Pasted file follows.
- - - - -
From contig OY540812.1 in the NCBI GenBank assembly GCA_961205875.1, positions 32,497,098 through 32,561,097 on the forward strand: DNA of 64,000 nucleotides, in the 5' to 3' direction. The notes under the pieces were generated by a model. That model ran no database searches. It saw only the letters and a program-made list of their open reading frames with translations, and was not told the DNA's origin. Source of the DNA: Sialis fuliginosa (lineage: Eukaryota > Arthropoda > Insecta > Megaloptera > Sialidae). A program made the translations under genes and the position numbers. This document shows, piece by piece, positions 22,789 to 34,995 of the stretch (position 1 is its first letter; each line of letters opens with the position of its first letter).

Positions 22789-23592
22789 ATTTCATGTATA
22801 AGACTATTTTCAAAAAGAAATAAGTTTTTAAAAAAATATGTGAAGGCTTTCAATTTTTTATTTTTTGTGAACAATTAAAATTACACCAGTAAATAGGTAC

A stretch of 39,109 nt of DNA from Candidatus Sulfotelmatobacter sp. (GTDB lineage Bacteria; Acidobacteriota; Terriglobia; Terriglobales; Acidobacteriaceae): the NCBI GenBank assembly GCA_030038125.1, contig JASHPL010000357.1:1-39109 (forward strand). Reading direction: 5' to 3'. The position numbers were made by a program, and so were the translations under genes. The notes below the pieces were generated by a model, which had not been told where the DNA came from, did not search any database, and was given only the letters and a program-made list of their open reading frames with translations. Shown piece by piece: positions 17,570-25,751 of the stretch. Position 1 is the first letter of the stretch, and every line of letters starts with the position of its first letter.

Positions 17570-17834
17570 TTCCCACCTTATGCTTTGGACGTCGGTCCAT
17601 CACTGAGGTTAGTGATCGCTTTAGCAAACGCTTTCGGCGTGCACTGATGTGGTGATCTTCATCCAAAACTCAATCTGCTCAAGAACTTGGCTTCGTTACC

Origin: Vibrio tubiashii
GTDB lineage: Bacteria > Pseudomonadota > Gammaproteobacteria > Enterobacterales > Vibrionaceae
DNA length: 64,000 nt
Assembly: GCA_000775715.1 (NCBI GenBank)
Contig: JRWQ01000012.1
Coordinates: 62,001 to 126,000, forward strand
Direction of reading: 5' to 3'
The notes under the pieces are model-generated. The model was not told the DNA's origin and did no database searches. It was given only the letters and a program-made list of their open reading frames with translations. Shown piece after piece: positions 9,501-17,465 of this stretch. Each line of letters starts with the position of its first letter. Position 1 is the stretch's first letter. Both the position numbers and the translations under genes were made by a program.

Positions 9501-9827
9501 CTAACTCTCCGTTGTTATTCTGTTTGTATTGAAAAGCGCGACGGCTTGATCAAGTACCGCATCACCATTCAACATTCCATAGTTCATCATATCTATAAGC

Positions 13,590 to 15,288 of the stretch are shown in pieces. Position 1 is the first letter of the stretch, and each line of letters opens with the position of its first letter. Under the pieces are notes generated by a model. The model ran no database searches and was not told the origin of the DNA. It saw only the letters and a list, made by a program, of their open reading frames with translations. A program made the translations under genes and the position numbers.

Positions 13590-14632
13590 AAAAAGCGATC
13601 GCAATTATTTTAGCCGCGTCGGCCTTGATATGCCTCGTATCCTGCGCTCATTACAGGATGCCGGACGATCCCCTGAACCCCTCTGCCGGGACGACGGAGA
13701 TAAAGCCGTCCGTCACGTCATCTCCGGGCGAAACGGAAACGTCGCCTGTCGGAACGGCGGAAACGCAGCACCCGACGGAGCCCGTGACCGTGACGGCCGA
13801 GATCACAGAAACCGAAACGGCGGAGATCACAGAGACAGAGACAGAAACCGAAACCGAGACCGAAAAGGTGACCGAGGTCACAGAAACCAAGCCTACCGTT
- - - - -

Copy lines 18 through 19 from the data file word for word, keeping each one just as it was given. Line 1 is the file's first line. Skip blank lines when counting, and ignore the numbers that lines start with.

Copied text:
9501 CTAACTCTCCGTTGTTATTCTGTTTGTATTGAAAAGCGCGACGGCTTGATCAAGTACCGCATCACCATTCAACATTCCATAGTTCATCATATCTATAAGC

Positions 13,590 to 15,288 of the stretch are shown in pieces. Position 1 is the first letter of the stretch, and each line of letters opens with the position of its first letter. Under the pieces are notes generated by a model. The model ran no database searches and was not told the origin of the DNA. It saw only the letters and a list, made by a program, of their open reading frames with translations. A program made the translations under genes and the position numbers.